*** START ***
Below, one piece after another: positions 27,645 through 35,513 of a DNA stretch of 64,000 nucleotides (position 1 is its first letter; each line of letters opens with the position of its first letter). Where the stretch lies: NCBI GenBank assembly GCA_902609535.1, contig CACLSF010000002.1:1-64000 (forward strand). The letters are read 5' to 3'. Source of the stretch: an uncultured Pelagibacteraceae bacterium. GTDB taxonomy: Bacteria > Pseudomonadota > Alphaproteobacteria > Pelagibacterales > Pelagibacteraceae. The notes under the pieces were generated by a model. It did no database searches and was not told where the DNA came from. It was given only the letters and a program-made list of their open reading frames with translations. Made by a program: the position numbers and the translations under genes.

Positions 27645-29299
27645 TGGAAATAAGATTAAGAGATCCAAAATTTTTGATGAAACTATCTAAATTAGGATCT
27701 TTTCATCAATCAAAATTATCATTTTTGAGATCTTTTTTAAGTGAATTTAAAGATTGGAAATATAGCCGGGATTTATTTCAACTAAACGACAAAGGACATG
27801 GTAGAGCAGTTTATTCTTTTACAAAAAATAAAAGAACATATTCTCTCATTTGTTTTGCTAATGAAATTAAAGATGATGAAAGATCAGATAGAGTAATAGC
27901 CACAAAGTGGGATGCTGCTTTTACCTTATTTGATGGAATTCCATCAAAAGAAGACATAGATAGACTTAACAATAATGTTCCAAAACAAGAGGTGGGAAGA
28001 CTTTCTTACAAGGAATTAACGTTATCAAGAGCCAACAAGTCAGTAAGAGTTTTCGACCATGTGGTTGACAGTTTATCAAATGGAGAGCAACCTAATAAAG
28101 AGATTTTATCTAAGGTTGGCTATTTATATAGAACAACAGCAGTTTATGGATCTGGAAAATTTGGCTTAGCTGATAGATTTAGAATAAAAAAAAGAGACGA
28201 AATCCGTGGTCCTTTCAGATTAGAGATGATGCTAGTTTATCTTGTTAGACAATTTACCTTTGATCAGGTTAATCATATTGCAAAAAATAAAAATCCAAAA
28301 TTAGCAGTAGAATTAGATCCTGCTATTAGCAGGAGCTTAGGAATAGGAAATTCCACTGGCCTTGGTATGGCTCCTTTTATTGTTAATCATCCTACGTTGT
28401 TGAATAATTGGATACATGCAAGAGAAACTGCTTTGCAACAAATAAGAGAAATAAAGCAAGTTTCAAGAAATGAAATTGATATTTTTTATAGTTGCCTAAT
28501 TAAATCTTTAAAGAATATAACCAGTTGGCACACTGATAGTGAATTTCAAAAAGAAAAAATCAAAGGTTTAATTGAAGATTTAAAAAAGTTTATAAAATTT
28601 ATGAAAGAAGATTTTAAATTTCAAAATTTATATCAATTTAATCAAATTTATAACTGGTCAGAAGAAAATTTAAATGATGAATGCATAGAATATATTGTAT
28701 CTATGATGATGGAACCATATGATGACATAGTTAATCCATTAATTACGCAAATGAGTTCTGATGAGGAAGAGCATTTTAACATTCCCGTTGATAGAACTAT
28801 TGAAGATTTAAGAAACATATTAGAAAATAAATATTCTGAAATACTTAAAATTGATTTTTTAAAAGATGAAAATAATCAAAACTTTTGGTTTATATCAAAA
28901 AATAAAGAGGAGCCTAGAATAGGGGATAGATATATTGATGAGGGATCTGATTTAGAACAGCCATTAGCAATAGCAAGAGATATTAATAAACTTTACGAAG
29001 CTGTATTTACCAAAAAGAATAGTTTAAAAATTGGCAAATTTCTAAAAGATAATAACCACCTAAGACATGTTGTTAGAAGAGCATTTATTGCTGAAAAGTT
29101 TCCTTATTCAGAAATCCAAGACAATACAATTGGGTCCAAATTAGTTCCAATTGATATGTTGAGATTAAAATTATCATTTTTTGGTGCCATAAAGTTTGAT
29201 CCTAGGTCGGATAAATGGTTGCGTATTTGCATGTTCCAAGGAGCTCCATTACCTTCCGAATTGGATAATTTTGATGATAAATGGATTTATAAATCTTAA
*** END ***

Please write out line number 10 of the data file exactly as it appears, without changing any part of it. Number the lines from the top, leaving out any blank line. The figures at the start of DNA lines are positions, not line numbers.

28301 TTAGCAGTAGAATTAGATCCTGCTATTAGCAGGAGCTTAGGAATAGGAAATTCCACTGGCCTTGGTATGGCTCCTTTTATTGTTAATCATCCTACGTTGT